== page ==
My 6-year-old son finished a 4-week swim camp last week and the teacher said he’s ready for a more advanced class when he finished! We didn’t sign up for more swim camp though, and he starts science camp tomorrow. It’ll be the first time for him to eat lunch at school because his kindergarten was half day. I am looking forward to making lunch for him to bring.
However, to be completely honest I am a bit nervous if I can wake up early enough to prepare his lunch, not sure exactly what to pack, and worried if he’s going to eat everything I pack in a short lunch break… I’m just a worry bug.
I’m planning to pack Japanese bento for a couple of days a week and sandwiches in between. He had been enjoying nice warm lunch every day till now so hopefully, he’ll be able to adjust to lukewarm or cold lunch. Although it’ll be fun for him to eat lunch with his friends, I’ll miss our lunchtime… well at least I still have my daughter to eat lunch with me. Anyway, let’s move on as I will have to go sleep right after writing this, so I can wake up early to prepare! My husband thinks I am really silly – instead of worrying about whether he’ll understand the subjects being discussed at camp, I am worried about his lunch!
Now today’s recipe. Japanese loves seafood and it seems like we eat almost everything from the ocean. One of the more common seafood ingredients we enjoy is squid. Squids are served in many ways, as sashimi, and on sushi, deep-fried, baked, grilled, and even sold dried as a snack. Although squids seem less popular in the US, besides deep-fried calamari, they have great health benefits. They are low in fat and calorie and high in protein, and they also reduce cholesterol in the blood.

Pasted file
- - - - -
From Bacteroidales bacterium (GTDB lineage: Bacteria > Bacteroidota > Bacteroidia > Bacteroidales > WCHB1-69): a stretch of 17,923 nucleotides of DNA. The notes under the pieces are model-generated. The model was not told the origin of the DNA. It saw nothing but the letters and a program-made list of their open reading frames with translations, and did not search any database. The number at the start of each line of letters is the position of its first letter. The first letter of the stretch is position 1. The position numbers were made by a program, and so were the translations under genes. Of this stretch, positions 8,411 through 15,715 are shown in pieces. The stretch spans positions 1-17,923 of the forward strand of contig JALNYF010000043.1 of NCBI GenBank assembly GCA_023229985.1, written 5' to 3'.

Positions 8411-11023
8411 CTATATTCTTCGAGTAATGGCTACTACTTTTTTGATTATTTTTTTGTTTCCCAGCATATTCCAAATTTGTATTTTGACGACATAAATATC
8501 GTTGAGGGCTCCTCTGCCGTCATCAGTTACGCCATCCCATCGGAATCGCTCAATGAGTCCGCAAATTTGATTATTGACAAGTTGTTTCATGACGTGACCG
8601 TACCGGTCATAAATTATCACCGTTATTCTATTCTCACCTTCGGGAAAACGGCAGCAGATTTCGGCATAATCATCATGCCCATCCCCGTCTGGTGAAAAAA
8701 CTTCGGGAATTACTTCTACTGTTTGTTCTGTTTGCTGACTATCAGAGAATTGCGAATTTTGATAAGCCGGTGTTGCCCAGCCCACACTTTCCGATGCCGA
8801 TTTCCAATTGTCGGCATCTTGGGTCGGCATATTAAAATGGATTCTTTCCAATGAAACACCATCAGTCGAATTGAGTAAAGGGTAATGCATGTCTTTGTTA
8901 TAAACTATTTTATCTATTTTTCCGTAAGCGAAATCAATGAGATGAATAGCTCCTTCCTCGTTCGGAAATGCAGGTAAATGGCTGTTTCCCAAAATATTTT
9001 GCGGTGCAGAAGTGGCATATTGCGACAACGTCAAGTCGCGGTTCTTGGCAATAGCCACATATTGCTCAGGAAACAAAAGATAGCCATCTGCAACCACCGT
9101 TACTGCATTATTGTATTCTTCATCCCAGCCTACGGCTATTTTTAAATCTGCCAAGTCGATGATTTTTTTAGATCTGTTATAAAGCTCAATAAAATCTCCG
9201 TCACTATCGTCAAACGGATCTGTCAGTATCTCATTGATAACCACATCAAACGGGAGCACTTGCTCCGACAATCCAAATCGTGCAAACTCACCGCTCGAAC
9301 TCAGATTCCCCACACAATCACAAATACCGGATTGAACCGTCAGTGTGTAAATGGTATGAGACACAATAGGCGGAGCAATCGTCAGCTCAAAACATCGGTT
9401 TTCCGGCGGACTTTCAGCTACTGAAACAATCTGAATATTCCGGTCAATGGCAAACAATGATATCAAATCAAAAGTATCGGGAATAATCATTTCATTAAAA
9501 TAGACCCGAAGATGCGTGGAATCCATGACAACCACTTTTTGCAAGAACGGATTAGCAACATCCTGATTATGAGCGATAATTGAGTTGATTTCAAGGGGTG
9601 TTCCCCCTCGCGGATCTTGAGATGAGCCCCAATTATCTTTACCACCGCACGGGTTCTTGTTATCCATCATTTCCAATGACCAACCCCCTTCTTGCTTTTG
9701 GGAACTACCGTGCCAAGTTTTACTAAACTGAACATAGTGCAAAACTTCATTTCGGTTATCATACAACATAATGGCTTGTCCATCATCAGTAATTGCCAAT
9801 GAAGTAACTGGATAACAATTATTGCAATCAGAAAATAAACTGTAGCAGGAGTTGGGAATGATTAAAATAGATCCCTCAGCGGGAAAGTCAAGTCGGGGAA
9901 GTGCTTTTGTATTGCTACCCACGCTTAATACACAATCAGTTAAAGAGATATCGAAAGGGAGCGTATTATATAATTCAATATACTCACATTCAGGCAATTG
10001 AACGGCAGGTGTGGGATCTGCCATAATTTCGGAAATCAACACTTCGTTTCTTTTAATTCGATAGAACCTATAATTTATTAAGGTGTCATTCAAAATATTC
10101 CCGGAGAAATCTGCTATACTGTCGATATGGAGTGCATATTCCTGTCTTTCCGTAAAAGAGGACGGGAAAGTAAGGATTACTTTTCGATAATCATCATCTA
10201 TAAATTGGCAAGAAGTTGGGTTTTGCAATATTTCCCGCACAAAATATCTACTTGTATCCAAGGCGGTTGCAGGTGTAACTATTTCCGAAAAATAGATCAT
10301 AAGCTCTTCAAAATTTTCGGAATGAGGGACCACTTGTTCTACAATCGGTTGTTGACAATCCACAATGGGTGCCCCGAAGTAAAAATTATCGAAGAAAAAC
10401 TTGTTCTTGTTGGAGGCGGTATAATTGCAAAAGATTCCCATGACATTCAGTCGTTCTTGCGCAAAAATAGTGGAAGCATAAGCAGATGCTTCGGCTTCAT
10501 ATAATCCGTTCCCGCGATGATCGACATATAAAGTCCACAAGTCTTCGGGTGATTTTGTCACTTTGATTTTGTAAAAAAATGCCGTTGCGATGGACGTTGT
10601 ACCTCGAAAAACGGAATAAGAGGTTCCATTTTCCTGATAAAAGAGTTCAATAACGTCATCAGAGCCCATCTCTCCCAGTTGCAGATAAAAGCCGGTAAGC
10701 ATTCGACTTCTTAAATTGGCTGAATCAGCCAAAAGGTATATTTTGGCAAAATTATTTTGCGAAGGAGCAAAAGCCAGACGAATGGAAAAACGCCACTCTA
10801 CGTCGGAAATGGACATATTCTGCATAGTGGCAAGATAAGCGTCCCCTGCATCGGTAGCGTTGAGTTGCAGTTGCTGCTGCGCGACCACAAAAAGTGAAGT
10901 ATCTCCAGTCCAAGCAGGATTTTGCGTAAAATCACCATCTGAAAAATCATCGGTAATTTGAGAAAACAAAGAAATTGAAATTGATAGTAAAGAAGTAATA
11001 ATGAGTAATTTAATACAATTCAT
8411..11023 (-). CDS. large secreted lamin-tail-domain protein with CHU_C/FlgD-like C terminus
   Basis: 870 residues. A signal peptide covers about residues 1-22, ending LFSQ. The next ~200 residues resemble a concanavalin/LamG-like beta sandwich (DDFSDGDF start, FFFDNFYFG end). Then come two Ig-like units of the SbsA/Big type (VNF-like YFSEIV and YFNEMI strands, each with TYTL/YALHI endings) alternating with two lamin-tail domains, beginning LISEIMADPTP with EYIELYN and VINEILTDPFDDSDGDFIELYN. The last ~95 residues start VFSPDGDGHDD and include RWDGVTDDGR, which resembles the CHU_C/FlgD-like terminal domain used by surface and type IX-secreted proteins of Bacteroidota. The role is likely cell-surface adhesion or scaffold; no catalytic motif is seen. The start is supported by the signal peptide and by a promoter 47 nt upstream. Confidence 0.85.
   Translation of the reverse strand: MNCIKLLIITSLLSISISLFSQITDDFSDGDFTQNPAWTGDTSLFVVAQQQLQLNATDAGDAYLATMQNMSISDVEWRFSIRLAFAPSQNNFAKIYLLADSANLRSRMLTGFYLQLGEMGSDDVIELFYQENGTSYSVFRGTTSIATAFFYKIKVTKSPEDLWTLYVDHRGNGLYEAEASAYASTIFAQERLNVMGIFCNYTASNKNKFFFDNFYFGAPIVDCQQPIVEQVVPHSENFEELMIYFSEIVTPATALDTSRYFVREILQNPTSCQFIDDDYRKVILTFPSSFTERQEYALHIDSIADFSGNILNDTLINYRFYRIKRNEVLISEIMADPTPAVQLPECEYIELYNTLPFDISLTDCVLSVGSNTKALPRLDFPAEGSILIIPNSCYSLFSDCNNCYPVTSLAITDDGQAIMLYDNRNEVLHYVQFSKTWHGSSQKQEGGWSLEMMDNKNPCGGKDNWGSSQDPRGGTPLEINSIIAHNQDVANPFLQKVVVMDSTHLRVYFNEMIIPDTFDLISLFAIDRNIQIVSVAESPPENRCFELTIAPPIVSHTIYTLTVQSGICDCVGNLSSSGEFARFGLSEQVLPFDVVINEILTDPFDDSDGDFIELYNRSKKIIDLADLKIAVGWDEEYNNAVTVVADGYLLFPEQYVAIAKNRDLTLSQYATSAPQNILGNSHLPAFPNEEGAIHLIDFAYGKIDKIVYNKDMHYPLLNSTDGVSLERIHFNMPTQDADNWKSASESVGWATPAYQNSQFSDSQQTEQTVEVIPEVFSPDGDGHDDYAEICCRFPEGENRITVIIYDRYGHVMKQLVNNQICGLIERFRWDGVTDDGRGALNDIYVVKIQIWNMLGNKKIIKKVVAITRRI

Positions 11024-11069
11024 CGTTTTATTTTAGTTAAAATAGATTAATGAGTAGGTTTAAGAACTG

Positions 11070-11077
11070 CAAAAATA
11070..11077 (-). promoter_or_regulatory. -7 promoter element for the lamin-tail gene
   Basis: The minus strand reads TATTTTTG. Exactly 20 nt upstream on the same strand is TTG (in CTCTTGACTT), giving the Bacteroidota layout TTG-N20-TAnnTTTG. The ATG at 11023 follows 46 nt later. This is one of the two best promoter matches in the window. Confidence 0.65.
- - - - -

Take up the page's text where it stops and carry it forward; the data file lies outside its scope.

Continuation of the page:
Maybe fresh squids look too intimidating for you to prepare and cook? Well, focus on the end product and hopefully, you won’t mind. 🙂 One of the more popular squids is Spear squid, we call it Yari Ika in Japanese, and the meat tastes sweet and it’s soft and super delicious. The dish I am sharing today can be served as an appetizer or side dish, and it goes well with alcoholic drinks.
The sauce I used to compliment squid is Miso vinaigrette, which is sweet and tart from mirin and rice vinegar. The miso flavor provides a nice body to the vinaigrette. If you are not a fan of squid, you can simply use this miso vinaigrette for blanched vegetables, sashimi, shabu shabu pork, etc. Hope you will give it a try!
Boiled Squid with Miso Vinaigrette
- 2 spear squid (fresh; yari ika in Japanese)
- 3 green onions/scallions
- kosher/sea salt (I use Diamond Crystal; use half for table salt)
- Gently pull the head and tentacle from the body and set aside. With the back of the knife press out the insides and discard. Clean the squid thoroughly under running water.
- Remove the quill (the clear sword shaped cartilage) from the squid. Insert your finger to remove any bits that might be left inside.
- If you prefer, take off the outer skin by peeling it. I kept it on today so that after boiling it gives nice red color. Also, removing fin is optional.
- Cut off tentacles just above the eyes. The tentacles have a tiny piece of cartilage which is the beak and you can cut off the beak with scissors or knife.
- Then cut the body to rings and cut tentacles into small pieces.
- Cook the squid in boiling water until it becomes completely white. Soak in iced water to cool it down.
- Boil water in a small saucepan. When boiling, add salt and soak the white part of the green onions in the boiling water for 10 seconds. This way the thick part will cook longer than green tender part. Bend the green parts and boil for a few seconds. Take the green onion out and let it cool down, cut into 2 inch pieces.
- Combine the vinaigrette ingredients and mix well.
- Serve the squid cold or at room temperature and pour the vinaigrette on the squid right before you serve.
- Keep the leftovers in an airtight container and store in the refrigerator for 1-2 days.